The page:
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As of January 29th, Microsoft SQL Server supports TLS 1.2 for SQL Server 2008, SQL Server 2008 R2, SQL Server 2012 and SQL Server 2014 and major client drivers like Server Native Client, Microsoft ODBC Driver for SQL Server, Microsoft JDBC Driver for SQL Server and ADO.NET (SqlClient). Blog post about the release: ...


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If I'm not mistaken, the fingerprint is a hexadecimal number. That means you could store it as a binary number, since two hexadecimal characters can be represented by a single byte, making a 32-character hexadecimal string = 16 bytes. Here's the documentation on binary and varbinary data types for MySQL 5.7 (I don't have a test environment handy). I do ...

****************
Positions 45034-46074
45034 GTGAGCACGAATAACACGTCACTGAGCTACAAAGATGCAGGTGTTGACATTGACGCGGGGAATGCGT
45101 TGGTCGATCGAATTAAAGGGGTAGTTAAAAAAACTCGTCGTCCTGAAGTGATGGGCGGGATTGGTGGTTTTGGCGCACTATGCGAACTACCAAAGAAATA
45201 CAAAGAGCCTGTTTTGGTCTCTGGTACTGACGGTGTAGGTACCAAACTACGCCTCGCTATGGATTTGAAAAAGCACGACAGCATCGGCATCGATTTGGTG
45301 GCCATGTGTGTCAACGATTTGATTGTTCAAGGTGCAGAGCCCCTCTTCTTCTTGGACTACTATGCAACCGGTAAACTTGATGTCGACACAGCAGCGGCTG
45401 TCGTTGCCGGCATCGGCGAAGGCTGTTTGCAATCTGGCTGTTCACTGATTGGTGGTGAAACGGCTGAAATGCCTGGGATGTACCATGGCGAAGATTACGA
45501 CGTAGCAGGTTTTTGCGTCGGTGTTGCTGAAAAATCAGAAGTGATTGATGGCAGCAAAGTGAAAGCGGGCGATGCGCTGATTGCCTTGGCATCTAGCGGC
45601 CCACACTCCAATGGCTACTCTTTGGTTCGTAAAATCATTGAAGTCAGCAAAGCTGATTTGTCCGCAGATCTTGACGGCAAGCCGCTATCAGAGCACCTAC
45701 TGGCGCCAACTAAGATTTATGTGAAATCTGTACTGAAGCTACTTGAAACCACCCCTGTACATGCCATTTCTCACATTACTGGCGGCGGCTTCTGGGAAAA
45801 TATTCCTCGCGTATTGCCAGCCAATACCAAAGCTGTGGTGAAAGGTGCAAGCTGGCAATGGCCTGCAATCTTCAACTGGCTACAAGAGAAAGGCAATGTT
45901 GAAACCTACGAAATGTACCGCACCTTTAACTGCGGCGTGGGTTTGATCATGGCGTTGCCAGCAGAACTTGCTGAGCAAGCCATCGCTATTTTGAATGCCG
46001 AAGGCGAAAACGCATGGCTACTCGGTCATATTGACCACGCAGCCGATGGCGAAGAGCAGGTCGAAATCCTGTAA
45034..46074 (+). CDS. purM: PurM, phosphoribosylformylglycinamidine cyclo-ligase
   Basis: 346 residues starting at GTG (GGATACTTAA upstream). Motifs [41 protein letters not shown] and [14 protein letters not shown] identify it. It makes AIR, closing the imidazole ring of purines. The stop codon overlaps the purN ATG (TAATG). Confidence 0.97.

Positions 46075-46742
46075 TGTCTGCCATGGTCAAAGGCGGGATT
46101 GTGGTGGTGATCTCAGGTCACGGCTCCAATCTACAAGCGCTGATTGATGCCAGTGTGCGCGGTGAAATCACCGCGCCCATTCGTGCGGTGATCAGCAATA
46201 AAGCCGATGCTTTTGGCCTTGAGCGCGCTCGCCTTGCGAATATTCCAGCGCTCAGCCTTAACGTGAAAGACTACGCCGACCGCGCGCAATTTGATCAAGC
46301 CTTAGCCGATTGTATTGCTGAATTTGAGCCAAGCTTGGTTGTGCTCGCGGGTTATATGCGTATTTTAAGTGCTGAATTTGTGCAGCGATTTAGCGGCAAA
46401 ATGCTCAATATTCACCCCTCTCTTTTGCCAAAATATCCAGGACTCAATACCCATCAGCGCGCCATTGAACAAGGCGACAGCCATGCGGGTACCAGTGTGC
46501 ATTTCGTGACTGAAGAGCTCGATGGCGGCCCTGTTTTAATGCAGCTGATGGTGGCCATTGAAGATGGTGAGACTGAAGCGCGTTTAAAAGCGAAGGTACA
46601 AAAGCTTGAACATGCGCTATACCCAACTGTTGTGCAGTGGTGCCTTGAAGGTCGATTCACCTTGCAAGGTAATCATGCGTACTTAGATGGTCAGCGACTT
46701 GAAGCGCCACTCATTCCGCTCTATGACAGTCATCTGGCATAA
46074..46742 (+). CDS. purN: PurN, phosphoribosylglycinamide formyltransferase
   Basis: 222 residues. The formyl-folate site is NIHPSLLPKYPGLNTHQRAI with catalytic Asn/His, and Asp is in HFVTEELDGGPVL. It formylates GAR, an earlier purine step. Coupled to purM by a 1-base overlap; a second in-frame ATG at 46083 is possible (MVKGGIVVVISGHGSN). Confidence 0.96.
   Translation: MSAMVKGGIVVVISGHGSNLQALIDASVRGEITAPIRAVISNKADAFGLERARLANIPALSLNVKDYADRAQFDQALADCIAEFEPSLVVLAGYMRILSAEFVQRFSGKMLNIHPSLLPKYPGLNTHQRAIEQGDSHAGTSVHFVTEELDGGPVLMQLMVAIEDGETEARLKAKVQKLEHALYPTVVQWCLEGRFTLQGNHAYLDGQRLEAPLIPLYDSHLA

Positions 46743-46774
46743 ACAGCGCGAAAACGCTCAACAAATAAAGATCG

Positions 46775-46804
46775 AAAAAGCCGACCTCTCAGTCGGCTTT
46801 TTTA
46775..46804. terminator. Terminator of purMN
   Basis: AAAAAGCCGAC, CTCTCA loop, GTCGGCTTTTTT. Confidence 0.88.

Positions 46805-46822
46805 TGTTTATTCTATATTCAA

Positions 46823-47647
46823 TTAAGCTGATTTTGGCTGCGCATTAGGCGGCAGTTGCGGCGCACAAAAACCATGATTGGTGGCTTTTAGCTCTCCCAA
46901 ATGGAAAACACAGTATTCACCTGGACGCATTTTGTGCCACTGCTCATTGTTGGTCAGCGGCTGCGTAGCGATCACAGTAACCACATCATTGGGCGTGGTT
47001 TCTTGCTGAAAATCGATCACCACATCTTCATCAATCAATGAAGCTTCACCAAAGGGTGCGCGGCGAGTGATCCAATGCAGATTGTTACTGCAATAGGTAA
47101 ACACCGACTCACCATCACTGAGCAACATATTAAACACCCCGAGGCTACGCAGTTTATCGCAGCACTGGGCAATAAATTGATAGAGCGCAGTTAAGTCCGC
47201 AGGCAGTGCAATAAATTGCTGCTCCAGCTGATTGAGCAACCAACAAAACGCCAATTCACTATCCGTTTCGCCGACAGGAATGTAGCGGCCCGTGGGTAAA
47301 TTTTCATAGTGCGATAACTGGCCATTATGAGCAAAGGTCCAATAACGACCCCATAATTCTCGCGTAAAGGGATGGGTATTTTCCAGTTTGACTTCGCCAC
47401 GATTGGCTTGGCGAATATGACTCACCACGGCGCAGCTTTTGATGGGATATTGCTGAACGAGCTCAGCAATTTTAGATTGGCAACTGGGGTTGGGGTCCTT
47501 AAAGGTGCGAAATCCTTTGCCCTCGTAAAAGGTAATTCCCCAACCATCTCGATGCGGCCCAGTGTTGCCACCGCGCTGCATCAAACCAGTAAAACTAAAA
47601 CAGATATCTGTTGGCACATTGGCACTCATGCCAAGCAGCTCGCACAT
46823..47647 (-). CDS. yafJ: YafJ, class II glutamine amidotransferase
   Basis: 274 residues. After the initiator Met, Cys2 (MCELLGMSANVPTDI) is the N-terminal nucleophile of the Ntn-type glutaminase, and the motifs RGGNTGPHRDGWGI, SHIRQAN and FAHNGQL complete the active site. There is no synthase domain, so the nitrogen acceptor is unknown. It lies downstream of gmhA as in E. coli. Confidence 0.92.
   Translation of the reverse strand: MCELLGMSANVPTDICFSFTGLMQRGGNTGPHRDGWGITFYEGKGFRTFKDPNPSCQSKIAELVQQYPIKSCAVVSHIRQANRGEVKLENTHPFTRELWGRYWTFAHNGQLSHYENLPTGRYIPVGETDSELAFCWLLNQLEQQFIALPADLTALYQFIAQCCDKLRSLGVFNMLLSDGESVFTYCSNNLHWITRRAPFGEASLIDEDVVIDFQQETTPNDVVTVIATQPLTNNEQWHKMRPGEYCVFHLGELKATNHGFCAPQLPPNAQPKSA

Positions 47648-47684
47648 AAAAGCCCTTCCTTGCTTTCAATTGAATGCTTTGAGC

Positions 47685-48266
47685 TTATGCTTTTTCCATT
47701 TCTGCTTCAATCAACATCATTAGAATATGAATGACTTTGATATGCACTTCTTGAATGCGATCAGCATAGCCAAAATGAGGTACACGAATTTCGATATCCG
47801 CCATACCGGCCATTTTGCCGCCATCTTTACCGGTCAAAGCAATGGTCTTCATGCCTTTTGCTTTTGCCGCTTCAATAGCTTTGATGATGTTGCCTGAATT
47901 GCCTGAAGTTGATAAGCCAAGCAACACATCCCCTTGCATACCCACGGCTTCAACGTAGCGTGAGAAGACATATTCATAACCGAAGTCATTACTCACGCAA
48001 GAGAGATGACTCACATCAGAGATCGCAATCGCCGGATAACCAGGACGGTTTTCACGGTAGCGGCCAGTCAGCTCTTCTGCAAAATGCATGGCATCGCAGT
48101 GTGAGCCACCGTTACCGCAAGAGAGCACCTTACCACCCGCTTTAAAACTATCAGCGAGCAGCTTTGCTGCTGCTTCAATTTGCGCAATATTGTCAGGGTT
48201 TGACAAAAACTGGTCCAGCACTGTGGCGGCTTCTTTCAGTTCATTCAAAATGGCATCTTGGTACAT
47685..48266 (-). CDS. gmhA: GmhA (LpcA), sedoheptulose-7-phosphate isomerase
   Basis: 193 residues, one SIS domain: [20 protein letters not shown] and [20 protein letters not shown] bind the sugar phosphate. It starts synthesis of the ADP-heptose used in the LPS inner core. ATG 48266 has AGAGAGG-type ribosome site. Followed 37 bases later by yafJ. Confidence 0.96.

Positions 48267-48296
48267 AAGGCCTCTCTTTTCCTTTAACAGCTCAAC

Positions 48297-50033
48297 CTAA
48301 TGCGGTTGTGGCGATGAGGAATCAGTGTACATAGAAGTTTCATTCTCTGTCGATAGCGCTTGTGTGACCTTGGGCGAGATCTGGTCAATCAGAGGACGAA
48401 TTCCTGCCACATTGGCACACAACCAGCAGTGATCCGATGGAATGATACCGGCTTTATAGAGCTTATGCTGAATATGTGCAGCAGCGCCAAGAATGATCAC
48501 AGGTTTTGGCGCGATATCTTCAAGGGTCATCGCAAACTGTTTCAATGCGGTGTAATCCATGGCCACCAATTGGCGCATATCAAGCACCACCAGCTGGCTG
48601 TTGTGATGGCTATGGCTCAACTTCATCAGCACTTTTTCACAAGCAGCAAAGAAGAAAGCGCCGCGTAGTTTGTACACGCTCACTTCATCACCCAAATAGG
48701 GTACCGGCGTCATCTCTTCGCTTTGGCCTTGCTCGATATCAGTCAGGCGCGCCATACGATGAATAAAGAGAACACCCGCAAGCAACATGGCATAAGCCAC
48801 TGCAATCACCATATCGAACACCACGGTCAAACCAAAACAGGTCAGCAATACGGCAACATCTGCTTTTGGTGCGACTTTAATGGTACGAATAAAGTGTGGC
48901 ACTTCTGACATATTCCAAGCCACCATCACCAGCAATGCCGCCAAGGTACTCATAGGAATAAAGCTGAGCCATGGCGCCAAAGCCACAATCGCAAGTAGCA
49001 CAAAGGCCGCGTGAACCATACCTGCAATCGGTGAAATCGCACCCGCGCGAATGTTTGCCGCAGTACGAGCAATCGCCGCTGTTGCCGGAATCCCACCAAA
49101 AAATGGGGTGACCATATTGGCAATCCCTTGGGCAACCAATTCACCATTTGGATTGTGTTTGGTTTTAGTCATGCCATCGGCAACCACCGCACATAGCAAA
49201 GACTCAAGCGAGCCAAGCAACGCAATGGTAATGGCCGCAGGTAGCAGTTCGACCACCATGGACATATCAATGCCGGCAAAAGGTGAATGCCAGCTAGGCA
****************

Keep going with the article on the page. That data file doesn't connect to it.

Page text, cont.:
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If you have SQL Server Standard edition then you do not have Encryption built into the product. You have other options as the articles you reference mention, but they require work on your part to implement. I think the confusion is where you are seeing that you can implement column/cell encryption using Enterprise edition OR through alternative methods. ...


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Well I totally agree with the concerns raised by earlier answers in this post but as far as your actual query is concern, the following method can be adapted You may introduce insert/update triggers to encrypt data and do the encryption stuff. You may also trim the actual data iin current table to just keep the last 2 digits for card or SSN or whatever you ...


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(OK, this is not an answer. Rather it is a warning that the question reflects a need for far more research.) Lock your doors, but don't bother to lock your windows. If you have a laptop with Social Security Number on it and it gets stolen, it won't matter if the data is super-duper-encrypted -- the decryption key is sitting somewhere in the laptop! You ...



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